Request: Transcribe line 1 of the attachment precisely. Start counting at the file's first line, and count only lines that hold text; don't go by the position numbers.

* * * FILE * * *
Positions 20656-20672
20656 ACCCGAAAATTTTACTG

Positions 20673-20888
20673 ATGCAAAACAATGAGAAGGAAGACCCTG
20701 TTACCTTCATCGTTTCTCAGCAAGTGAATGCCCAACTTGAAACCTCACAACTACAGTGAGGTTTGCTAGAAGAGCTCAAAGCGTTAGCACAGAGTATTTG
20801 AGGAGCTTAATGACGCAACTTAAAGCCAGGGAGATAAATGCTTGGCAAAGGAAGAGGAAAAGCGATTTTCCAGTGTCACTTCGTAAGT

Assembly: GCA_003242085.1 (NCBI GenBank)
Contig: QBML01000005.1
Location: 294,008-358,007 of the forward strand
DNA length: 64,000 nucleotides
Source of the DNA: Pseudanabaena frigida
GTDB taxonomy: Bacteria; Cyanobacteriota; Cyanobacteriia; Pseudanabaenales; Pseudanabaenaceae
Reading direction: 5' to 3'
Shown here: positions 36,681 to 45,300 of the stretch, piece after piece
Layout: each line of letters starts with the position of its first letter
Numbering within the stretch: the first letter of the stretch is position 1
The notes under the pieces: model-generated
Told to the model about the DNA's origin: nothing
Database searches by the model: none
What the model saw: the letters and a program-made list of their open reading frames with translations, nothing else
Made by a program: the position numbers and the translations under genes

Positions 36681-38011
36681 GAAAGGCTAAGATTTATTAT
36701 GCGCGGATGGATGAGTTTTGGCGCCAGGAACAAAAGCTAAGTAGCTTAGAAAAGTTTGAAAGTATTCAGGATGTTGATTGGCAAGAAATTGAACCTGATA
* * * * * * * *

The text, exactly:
Positions 20656-20672